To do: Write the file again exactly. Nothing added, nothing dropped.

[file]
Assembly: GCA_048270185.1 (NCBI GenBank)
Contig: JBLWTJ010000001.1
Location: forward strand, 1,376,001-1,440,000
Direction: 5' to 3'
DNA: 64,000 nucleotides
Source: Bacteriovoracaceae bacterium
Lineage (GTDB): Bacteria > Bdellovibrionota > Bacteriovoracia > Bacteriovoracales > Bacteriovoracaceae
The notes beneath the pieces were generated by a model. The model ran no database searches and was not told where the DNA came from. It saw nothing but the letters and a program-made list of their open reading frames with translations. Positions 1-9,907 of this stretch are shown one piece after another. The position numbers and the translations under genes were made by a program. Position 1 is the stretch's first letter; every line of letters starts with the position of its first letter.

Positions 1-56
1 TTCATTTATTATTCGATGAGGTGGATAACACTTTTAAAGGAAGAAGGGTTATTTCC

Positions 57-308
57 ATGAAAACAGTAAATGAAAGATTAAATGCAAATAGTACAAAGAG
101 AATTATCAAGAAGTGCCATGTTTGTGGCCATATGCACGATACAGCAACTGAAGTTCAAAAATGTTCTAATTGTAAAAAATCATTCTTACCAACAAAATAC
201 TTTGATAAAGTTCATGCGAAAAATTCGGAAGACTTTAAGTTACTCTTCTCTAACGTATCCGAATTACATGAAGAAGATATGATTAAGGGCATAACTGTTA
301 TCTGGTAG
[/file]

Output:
Assembly: GCA_048270185.1 (NCBI GenBank)
Contig: JBLWTJ010000001.1
Location: forward strand, 1,376,001-1,440,000
Direction: 5' to 3'
DNA: 64,000 nucleotides
Source: Bacteriovoracaceae bacterium
Lineage (GTDB): Bacteria > Bdellovibrionota > Bacteriovoracia > Bacteriovoracales > Bacteriovoracaceae
The notes beneath the pieces were generated by a model. The model ran no database searches and was not told where the DNA came from. It saw nothing but the letters and a program-made list of their open reading frames with translations. Positions 1-9,907 of this stretch are shown one piece after another. The position numbers and the translations under genes were made by a program. Position 1 is the stretch's first letter; every line of letters starts with the position of its first letter.

Positions 1-56
1 TTCATTTATTATTCGATGAGGTGGATAACACTTTTAAAGGAAGAAGGGTTATTTCC

Positions 57-308
57 ATGAAAACAGTAAATGAAAGATTAAATGCAAATAGTACAAAGAG
101 AATTATCAAGAAGTGCCATGTTTGTGGCCATATGCACGATACAGCAACTGAAGTTCAAAAATGTTCTAATTGTAAAAAATCATTCTTACCAACAAAATAC
201 TTTGATAAAGTTCATGCGAAAAATTCGGAAGACTTTAAGTTACTCTTCTCTAACGTATCCGAATTACATGAAGAAGATATGATTAAGGGCATAACTGTTA
301 TCTGGTAG